Thursday, December 26, 2019

Subtle, But Constant

How was your Christmas?

TigerBlog hopes it was a great one. And now that it's over, you can look ahead to the New Year's Eve, New Year's Day and the start of a brand-new decade.

It will soon be 2020. Has it really been 20 years since it seemed like the biggest care in anyone's world was whether or not computers were going to revolt at midnight of Y2K?

As TB mentioned two days ago, he read a story that asked experts in a bunch of fields to make their predictions about the coming 10 years and what might change and what might stay the same. The question was asked in all kinds of fields, from technology to food production and consumption to transportation to health and so on.

The article he read made it seem like the coming 10 years are going to convert the world from where it is now into the stuff of 1970s science fiction and how it saw the world 50 years down the line.

Is that what is really in store? 

This all got TB to thinking back to the last 10 years in Princeton Athletics, and then the 10 years to come.

At its most basic level, does Princeton Athletics as 2020 rolls around bear much resemblance to Princeton Athletics in 2010? What's changed? What's stayed the same?

On its surface, not much is different.

Princeton won 117 Ivy League titles from 2000 through 2009. No other Ivy school came close to 100.

Princeton won 116 Ivy League titles from 2010-today. No other Ivy school came close to 100.

The school colors are still orange and black. The nickname is still Tigers.

If you're looking for the biggest moments in Princeton Athletics history, you probably need to go to the 1950s, when the Ivy League was formalized, and the 1970s, when women first competed for the Tigers. Beyond that, change is subtle, but it's also constant.

When you look at history in terms of 10-year groupings, it's sometimes hard to remember how things stood a decade earlier. For instance, on Jan. 1, 2010, Princeton had never been to the NCAA women's basketball tournament and Bob Surace had never coached a game as Princeton football coach.

Today? There are eight women's NCAA tournaments hanging from the Jadwin Gym banners and Surace has won three Ivy League championships. There are all kinds of stories like that.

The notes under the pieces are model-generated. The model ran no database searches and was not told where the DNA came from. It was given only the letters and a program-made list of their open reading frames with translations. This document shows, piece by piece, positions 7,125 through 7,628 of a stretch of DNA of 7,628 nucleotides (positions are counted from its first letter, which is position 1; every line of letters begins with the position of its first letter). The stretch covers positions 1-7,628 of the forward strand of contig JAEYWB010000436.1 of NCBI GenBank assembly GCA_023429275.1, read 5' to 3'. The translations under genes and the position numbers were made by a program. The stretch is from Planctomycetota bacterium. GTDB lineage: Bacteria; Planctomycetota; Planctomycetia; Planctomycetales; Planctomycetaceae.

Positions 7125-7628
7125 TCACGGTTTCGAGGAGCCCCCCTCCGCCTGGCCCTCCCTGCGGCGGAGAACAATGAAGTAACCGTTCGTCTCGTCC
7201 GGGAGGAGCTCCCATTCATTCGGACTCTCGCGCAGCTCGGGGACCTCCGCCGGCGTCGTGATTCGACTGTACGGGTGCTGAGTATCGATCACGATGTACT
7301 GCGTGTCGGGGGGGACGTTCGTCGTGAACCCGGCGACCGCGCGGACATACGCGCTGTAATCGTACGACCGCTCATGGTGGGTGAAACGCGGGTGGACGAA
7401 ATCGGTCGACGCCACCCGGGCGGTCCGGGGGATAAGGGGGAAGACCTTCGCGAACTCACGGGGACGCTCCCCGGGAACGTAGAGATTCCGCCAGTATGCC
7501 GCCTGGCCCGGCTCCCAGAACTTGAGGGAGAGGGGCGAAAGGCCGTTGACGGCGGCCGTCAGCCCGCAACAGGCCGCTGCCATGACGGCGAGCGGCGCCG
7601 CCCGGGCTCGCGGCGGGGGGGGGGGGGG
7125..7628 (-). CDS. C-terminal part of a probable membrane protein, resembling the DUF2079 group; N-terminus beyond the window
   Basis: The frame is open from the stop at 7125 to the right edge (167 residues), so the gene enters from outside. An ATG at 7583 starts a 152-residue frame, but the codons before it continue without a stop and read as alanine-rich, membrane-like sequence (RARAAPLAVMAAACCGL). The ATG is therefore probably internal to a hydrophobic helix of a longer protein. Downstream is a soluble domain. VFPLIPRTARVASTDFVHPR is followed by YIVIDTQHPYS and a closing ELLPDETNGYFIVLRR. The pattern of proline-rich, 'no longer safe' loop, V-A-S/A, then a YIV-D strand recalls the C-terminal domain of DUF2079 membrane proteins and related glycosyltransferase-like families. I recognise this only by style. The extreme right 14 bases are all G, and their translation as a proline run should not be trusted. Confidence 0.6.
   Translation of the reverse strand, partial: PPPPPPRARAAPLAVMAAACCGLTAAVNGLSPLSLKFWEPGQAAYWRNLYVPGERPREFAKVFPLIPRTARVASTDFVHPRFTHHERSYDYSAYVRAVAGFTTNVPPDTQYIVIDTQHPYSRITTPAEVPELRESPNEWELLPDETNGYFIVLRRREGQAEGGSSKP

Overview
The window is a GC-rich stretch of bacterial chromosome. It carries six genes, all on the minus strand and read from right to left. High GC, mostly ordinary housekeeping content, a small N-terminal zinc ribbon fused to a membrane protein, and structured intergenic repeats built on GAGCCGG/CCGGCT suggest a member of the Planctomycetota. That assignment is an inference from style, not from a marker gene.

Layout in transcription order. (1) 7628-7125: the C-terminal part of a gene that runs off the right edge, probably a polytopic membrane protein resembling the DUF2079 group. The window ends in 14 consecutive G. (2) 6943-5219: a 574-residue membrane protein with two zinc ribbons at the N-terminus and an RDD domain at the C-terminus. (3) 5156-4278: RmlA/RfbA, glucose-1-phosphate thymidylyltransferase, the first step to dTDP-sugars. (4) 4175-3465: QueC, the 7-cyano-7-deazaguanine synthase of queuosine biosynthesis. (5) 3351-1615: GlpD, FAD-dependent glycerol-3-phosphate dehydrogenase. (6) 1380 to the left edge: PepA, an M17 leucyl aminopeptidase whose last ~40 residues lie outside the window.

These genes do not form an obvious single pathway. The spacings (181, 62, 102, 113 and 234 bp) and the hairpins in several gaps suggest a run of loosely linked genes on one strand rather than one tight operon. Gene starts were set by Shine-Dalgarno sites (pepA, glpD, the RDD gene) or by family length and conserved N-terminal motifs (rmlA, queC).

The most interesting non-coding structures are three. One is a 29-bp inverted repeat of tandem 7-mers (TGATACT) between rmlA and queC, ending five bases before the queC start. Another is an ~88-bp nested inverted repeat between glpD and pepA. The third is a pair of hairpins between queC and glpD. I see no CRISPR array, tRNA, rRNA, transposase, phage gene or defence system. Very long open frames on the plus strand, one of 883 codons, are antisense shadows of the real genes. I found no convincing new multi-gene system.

The biggest changes, as far as TB is concerned, have come off the field.

On Jan. 1, 2010, Mollie Marcoux Samaan was working at Chelsea Piers. She is now in her sixth year as Ford Family Director of Athletics.

During this decade, Princeton Athletics has seen major changes related to student-athlete support, fundraising (especially the advent of TAGD), communications and marketing and especially what can be termed "performance science," among many other areas.

There have been major changes in facilities, in branding, in graphic design, in staffing. On a simple level, of the 14 people who work in external relations now, only three were here on Jan. 1, 2010.

The world of athletic communications has completely evolved in the last 10 years. The Princeton Athletics Twitter feed was in its total infancy a decade ago; today social media is a driving force in reaching all of Princeton's constituencies, including alums, friends, current athletes and their families and especially recruits.

The use of video has also skyrocketed, to the point where the H.G. Levine Broadcast Center has opened this year to take multimedia to a whole different level.

These are things that were unimaginable 10 years ago. Princeton Athletics has continued to modernize, if that's a good way of putting it.

Of course, the story that TB read the other day also asked what hasn't changed.

The answer to that is simple. Princeton Athletics is still driven by the same basic core values, including giving the athletes the best possible undergraduate experience they can have, focusing on the educational and co-curricular benefits of intercollegiate athletic competition (Education Through Athletics) and impressing on the athletes who compete here that they are part of something more than just their own careers and their teams (Achieve, Serve, Lead).

So what's next? What is coming for the next 10 years?

That's trickier. That's one that TB is going to need to think about for awhile.

In the meantime, like he said, he hopes everyone had a great Christmas.

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